The Bridges Strategies Blog

Play by Play: Identifying the Pitfall Between Your Sales and Marketing Teams


Asking "Do I need to work on my marketing or sales?" is like asking "Do I need offense or defense?" It doesn't matter which sport you choose, any fan will tell you that they're interdependent and you need more context to answer the question. 

In this blog post, we'll guide you through the relationship between marketing and sales and explain how you can determine which you're more in need of. 

The Gameplan: A basic agreement between your defense and your offense... Or Your sales & Marketing

The Marketing team plans and executes a campaign with the purpose of identifying potential active buyers (aka lead generation). Sales professionals work with these potential active buyers, helping them through the buyer's journey. Each team on its own is incomplete and needs the help of its counterpart to first identify a potential active buyer and then help her become a customer. 

Win from Within... Until You're Not Winning 

It's all fun and games until sales are down. Then, the two teams are quick to blame each other for the poor performance. According to this Harvard Business Review article, each team gets entrenched in its own view: 

"Sales-marketing tension can also stem from the co-dependence of the sales and marketing teams. Especially when things don’t go well, situations can quickly turn to finger-pointing. Marketing says 'We worked hard and generated good leads for sales, but they didn’t follow up.' Sales says, 'Marketing’s leads aren’t worth my time; the last lead they gave us was for a business that shut down two years ago.'"

What's worse is that it's possible for both teams to be correct and thus, be completely confident in their blaming of the other. 

Establish a line of Information sharing and interdependence 

The best way to overcome this problem is to transparently share information across departments and get both teams to understand their dependence on each other. 

The first pitfall often seen in any organization is the lack of a game plan, more frequently known as a service level agreement or SLA.

It's extremely important that your organization has a basic agreement between Sales and Marketing. The most basic SLA goes something like this: Marketing promises to deliver X number of leads and Sales promises to use a defined and deliberate sales process with every one; at the end of every week (or month) Sales will report to Marketing the progress on each of these leads, completing the reporting loop. 

This Forbes article explains how this brings the teams closer together and makes them more understanding of the challenges at hand:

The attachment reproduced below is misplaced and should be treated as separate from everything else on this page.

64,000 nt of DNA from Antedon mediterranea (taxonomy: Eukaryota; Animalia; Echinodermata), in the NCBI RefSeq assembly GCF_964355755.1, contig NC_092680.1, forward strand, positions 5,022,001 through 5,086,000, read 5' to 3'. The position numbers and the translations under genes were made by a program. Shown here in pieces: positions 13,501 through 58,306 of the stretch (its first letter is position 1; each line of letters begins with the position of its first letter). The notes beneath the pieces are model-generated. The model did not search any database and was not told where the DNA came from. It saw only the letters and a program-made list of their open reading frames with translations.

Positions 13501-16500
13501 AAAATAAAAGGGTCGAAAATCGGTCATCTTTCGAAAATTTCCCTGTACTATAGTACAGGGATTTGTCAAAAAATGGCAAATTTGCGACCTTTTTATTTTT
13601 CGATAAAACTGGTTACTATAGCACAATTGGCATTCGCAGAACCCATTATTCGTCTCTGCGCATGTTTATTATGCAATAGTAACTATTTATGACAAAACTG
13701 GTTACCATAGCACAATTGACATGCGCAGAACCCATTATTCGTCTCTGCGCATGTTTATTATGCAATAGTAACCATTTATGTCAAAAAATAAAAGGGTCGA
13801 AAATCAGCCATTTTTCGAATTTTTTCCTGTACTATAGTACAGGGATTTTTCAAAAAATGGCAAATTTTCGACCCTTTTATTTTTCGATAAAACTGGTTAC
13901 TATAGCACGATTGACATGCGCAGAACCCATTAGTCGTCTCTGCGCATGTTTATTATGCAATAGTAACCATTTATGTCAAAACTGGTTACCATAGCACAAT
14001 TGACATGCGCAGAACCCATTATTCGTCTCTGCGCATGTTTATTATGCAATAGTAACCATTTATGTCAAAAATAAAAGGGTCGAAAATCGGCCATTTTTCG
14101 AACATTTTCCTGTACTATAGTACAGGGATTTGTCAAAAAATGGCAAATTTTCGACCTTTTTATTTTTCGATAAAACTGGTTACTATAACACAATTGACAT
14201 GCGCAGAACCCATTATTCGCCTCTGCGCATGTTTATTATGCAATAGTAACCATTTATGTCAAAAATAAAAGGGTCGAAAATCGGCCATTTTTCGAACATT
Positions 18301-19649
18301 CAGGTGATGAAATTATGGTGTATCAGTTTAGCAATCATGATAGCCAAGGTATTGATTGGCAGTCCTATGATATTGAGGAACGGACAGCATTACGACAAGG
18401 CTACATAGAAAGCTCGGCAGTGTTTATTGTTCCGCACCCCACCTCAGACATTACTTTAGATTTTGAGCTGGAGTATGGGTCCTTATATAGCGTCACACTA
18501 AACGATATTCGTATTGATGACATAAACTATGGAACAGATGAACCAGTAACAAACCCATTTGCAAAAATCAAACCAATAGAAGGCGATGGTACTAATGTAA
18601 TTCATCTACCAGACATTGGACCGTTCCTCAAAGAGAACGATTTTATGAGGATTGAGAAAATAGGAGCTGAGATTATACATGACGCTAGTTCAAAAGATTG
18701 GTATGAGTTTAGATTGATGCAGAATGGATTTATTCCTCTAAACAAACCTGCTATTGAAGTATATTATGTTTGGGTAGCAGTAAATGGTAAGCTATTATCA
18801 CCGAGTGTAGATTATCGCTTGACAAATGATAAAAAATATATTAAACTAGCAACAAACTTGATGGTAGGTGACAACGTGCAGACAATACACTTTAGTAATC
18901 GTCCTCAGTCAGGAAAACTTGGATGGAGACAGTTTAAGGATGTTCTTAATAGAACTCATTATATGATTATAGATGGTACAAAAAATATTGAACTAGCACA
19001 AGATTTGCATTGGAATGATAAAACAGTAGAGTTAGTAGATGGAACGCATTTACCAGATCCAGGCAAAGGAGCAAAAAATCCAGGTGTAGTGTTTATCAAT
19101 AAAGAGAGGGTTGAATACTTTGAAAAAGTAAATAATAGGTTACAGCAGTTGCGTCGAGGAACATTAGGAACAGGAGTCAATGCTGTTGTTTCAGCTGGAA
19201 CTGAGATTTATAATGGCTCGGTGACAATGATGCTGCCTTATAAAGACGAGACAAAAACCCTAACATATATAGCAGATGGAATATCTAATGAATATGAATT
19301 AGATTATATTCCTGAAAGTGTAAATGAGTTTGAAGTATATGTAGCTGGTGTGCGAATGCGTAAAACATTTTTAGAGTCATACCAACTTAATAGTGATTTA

"This allows the marketing team to understand the challenges and needs of the sales team and have those needs communicated in a way that the marketing team can help alleviate them. They’ve also established set times for reporting and discussing the current status of both the marketing activities and the sales activities."

This is typically the resolution for poor performance. 

Reading the Defense

Let's get back to the initial question and see if there are ways to tell if a specific team is at fault. 

Signs You Need More From Your Marketing Team

A Marketing team is responsible for establishing a brand, creating content, and generating leads.

If your sales representatives have no leads to work with, then you have to look at your marketing campaign. It's possible that they're targeting the wrong users or simply falling behind on their schedule. 

Additionally, if your sales team is struggling to close leads, this may be a reason to look to your Marketing team as well. In our post-internet world, buyers do their research before making a purchase. It's extremely important to have all of the information a buyer needs to make a decision readily and easily available online. 

Online content should be customer-focused, using buyer persona data and position in the buyer's journey as a guide. 

Signs You Need More From Your Sales Team

On the other hand, if the Marketing team is generating ample leads, but the sales representatives aren't using a definted and deliberate sales process to nurture those leads, then it's a clear sign that there is problem in the Sales department. 

A deliberate sales process, such as inbound sales, will help you diagnose and correct problems in the sales department. 

Signs You Need Better Alignment 

What if the Marketing team is generating lots of leads and the sales representatives are working the sales process, but revenue is still lagging?

The first place to look in this situation is Marketing/Sales alignment. Here are some questions to ask:

  • Is there congruity between messaging from Marketing and from Sales? 
  • Do the leads that are coming from Marketing meet our ideal buyer profile?
  • Are we accurately identifying qualifying factors in a good lead? 
  • Is Marketing sending valuable contextual information (like site re-visits and inbound offer redemptions) to Sales and is Sales using that information effectively?

Are you getting the best ROI from your marketing?